For clarity, look no farther than “Driver’s Cognitive Workload and Driving Performance under Traffic Sign Information Exposure in Complex Environments: A Case Study of the Highways in China”–a paper whose title seems to be a “cognitive workload” itself.  It, too, makes the point that drivers are overloaded with stimuli and can’t process all the signs they see. Indeed, I noticed that many of the Can Opener’s victims are Penske or other rental trucks. That suggests the drivers might be unfamiliar with their trucks, unaware of their clearance, and don’t realize they need to be on the lookout for overheight signs. 

Henn, resident 11’8″ (now +8″) expert, has some different ideas.  “I think people are just distracted. They don’t expect it, sneaks up on them a little bit,” he said in an interview with The 9th Street Journal. “And the location is a little tricky because it’s a two-lane, one-way road between two relatively tall buildings.

So the approach is really narrow.”  On top of that, drivers are often speeding on this road. The speed limit is 25 mph; an impact at that speed would not cause Bullet-category damage. 

“If you haven’t been paying attention to the signs, you won’t catch the bridge, and by that time you’re on it,” he said.  VEHICLE #1 COLLIDED WITH A LOW BRIDGE PROTECTION PILLAR, DAMAGING THE TOP OF THE BOX TRUCK. THE PILLAR PROTECTS THE RAILROAD BRIDGE THAT CROSSES OVER N GREGSON ST.

To watch more than 160 of these collision videos is to understand the modern limits of onomatopoeia. Somewhere around video 30, “shhhhhhrhastpt,” “craaasttshp,” and “sRTkkkst” all start to tire of their intrigue.  Watching them is to realize, too, how few verbs there really are to describe the length, magnitude, and velocity of a large truck unknowingly stopped by a steel beam. “Collide,” used often in the police reports of the incidents, seems to forget that the tops of these trucks are flayed effortlessly. “Smash” ignores the delicate niche of the truck’s cab gliding under the bridge, only to be harangued back by the bar’s unsympathetic disposition. “Hit” is useless.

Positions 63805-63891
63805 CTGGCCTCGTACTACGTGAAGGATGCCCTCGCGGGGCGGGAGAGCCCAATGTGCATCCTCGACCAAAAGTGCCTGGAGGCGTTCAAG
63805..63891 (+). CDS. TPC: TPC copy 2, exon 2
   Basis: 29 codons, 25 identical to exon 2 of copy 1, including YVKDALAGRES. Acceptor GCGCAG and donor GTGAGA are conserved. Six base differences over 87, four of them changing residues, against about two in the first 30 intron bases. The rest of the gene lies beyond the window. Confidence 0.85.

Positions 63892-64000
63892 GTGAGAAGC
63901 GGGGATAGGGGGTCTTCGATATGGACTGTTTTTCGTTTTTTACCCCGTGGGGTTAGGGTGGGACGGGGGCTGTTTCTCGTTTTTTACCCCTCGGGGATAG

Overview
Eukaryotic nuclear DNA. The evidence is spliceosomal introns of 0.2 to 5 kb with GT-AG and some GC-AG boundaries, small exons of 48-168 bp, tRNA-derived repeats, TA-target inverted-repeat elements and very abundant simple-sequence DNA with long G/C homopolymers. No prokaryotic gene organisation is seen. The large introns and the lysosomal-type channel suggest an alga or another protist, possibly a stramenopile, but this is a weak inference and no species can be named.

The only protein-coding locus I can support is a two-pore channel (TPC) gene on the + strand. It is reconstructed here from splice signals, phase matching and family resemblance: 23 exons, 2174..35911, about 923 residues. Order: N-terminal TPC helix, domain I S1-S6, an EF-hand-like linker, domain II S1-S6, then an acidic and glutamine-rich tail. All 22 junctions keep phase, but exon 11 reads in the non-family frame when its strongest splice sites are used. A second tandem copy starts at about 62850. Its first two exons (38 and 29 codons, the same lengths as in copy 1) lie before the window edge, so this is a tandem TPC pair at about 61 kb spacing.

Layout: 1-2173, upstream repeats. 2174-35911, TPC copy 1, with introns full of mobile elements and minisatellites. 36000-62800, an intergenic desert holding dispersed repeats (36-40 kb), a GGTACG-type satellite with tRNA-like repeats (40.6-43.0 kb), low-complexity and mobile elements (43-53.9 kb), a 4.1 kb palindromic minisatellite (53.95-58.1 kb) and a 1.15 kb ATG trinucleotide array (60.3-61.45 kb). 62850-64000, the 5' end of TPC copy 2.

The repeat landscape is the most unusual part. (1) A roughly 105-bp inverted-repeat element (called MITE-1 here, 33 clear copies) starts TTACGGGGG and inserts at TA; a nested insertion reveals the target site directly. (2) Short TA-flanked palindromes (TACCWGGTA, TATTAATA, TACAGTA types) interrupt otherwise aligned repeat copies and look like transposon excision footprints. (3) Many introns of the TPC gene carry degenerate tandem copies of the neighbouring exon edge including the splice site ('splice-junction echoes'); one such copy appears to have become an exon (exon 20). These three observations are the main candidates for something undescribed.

I looked up synonyms for “decapitate.”  I tried to be precise in my descriptions but found the terms of local trucking were a bit baffling. In the case of the box truck, stout or extended, the structure tends to be made up of dry freight aluminum sheeting within a heavy duty metal frame or fiberglass reinforced plywood, according to a US Truck Body brochure.

Both styles are adorned with an aluminum “Zephyr” front nose and corner castings. This seems to be the piece that sustains the Can Opener’s initial blow.  But the beam is not discriminating in its victims, and box varieties are not the only overpass underpassers with battlescars to show.

Many campers will find themselves sweating in the summer months, as their RV’s AC units get plucked off by the beam. One trailer carrying a stable’s worth of hay lost two bales from the top of the pile to the team, and trailers alike often find themselves stacked too high for the bridge’s liking.  The worst crashes look horrible.

The top is guillotined with a swift but abrasive punch. In some cases, the roofing is rolled off with precision, like those fancy ice cream places that take a scoop and turn it into a tube. Depending, then, on the extent of the damage to the top, the sides begin to give.

If the beam intersects at the right angle, the sides sometimes mangle from the get-go, and the whole truck box suffers a rupture.  Every now and then, a driver is able to escape. When November’s 18-wheeler victim moved forward after its sneak approach, its cab bounced under the beam with a snap and pop.

Thinking quickly, the driver dropped the air suspension and backed out to avoid further damage. After careful extraction, his box attachment escaped unscathed.  The Can Opener was left hungry. 

THE VEHICLE WAS RETRIEVED BY ONE OF ITS COMPANIES REPRESENTATIVES AND CONTINUED IN MOTION. 


This story was originally published in the 9th Street Journal. Comment on this story at backtalk@indyweek.com